After dealing with the initial fallout from the collapse of the Soviet Union and the disappearance of the “Iron Curtain”, particularly in the Balkans and even today in Ukraine, the European Union now finds itself directly affected by proliferating conflicts and disorder on its south-eastern flank. With civil war in Syria, a jihadist offensive in Iraq and the possible emergence of an autonomous Kurdistan, the Middle East remains a powder keg. The roots of this situation go back into European history, and the way it develops in the future will have consequences for the “old continent” in terms of politics, economics and migration.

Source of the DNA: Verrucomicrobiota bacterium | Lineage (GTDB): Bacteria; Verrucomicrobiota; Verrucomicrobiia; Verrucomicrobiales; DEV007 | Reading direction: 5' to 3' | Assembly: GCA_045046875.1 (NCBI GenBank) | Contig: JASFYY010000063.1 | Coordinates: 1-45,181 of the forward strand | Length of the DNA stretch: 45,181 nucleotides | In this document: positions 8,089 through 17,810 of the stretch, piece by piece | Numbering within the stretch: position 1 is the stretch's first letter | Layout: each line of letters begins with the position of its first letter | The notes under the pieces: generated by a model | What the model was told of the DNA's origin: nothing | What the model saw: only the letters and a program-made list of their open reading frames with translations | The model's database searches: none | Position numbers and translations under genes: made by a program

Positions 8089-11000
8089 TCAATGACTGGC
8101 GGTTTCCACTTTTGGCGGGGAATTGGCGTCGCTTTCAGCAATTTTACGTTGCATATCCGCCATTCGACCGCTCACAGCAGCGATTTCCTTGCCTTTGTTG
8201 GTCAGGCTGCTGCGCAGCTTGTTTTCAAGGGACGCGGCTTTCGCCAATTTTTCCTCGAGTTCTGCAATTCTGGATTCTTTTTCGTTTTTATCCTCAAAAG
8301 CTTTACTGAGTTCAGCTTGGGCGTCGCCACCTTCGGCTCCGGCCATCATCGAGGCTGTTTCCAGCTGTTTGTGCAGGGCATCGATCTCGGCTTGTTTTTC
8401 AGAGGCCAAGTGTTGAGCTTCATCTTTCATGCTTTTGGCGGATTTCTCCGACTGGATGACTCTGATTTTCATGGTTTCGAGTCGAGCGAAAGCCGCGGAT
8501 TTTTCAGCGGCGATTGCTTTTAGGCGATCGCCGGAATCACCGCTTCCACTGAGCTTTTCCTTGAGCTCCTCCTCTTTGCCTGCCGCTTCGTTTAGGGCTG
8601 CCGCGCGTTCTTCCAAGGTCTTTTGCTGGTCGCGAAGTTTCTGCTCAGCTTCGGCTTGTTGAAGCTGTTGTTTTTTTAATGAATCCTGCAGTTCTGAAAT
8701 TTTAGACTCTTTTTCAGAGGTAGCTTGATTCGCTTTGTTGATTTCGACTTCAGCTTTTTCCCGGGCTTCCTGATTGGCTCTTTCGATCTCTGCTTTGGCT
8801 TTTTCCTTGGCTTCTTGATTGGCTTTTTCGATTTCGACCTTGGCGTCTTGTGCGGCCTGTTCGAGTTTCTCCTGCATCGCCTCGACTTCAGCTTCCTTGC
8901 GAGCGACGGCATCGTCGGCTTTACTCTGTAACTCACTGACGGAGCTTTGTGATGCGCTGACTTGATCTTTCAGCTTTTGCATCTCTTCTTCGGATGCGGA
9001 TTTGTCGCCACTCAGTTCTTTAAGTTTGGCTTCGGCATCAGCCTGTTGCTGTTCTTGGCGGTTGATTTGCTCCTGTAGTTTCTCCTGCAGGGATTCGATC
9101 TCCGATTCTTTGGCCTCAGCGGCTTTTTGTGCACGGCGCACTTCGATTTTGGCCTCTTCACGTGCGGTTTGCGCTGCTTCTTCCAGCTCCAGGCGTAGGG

This month, Jean-François Drevet devotes his column to the various Middle-Eastern hotspots that have significant implications for EU foreign policy. As he stresses, there is hardly any other option than to intervene, but it is not easy either to say what form such intervention should take to stem the current tide of troubles or to agree on effective neighbourhood policies in such a context.